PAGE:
I’ve just turned 59, so not officially an old guy yet, but I have much less enthusiasm than I used to for lugging my 152 triplet out to cool down, just to watch the clouds roll in. I’m starting to think about your ‘Zen’ sort of approach. Not looking forward to selling most of my toys, yet looking forward to the simplicity all the same. It will also make the ‘long haired general’ happy… Good luck with it!

 

Richard

I sympathize with both of you, Richard and Pat. I envy Pat but understand Richard completely. I too pride myself in rare optics and outstanding engineering behind mounts and software. I am a little bit younger, but I feel a lot older. While I wish for an easy set up like yours PAT, I just cannot control my right finger on my mouse when I see something awesome available. Specially refractors. Whether I use them or not so much!!!!

 

I paused the hobby for about 20yrs. and I am finding so much stuff that simplifies things in a way I did not imagine. I am reading up on all the new cameras, plate solving for polar alignment, T point that actually works, etc. I am very anxious to get back in the hobby full pledge. I am trusting that I can find some way to incentivize my $on to help me out with the heavy lifting so that, at least once in a while, I get to play with bigger guns. Hey, he might even get the astronomy bug and I get to save a lot of money.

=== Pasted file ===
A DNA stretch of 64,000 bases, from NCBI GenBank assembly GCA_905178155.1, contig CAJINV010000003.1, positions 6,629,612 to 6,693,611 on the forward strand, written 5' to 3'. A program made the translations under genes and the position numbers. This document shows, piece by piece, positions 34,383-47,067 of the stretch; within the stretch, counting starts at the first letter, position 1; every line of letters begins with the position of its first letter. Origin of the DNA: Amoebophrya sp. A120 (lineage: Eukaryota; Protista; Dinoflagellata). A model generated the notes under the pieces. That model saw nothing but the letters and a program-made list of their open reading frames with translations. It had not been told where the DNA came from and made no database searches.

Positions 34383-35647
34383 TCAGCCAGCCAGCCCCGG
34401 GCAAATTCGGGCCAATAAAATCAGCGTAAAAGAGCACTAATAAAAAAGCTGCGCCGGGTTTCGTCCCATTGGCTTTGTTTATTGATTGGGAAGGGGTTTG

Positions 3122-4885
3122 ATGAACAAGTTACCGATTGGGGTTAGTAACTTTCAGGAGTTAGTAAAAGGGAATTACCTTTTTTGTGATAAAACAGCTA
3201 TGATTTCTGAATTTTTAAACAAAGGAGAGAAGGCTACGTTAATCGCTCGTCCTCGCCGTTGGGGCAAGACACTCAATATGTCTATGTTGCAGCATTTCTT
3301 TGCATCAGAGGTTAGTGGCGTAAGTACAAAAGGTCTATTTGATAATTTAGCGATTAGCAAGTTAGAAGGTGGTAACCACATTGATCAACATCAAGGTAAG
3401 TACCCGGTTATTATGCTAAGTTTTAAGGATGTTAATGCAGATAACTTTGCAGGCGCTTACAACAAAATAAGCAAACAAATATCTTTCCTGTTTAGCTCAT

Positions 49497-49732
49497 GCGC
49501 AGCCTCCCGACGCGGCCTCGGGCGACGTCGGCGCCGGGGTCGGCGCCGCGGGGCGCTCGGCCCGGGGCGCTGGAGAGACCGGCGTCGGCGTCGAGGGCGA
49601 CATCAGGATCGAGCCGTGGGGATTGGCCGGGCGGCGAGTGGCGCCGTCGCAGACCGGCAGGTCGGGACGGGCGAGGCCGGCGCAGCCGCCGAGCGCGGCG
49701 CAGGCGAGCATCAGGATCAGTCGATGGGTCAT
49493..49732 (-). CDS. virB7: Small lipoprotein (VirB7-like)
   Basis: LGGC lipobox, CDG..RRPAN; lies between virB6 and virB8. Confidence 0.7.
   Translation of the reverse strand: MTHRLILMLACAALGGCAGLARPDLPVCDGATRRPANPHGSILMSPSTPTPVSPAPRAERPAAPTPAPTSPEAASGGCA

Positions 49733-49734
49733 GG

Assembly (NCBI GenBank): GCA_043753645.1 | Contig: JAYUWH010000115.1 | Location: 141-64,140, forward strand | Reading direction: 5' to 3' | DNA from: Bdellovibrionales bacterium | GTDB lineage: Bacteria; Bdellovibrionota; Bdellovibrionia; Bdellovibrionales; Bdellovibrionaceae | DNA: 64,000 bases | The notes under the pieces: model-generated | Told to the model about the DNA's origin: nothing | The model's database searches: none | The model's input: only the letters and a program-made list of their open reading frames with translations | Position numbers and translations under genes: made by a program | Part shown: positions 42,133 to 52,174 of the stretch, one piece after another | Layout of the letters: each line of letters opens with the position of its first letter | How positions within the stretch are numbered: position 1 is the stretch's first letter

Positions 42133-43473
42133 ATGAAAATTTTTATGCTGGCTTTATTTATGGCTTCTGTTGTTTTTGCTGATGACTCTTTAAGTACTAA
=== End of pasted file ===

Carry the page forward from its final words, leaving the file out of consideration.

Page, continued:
For now though, I am bound to one of the original 80mm TMB (NOT TMB/APMS yet) and my trusty AP400.

 

Pat, your photos are awesome and I admire the ingenuity with which you built your system.

 

Happy hunting!!!


  • Bob Campbell likes this

#24 Ron359

Ron359

    Vanguard

  • *****
  • Posts: 2,370
  • Joined: 21 Apr 2008

Posted 13 November 2023 - 12:35 AM

Thanks for a great article, and the previous article on your 'fix of the AVX' DEC stiffness.  My AVX has that problem, and its great to see it can be fixed w/o bearings and an expensive 'hypertune.'  

 

 Re your descriptions of going from 2 min. to 5 min subs in this article, are you auto-guiding or saying that you were able to shoot those frames for 5 min. each w/o PHD and autoguiding?   Keep up the great articles and enjoying retirement in Tucson.  I wish it wasn't >100 F there so much of the year, or I'd might be moving.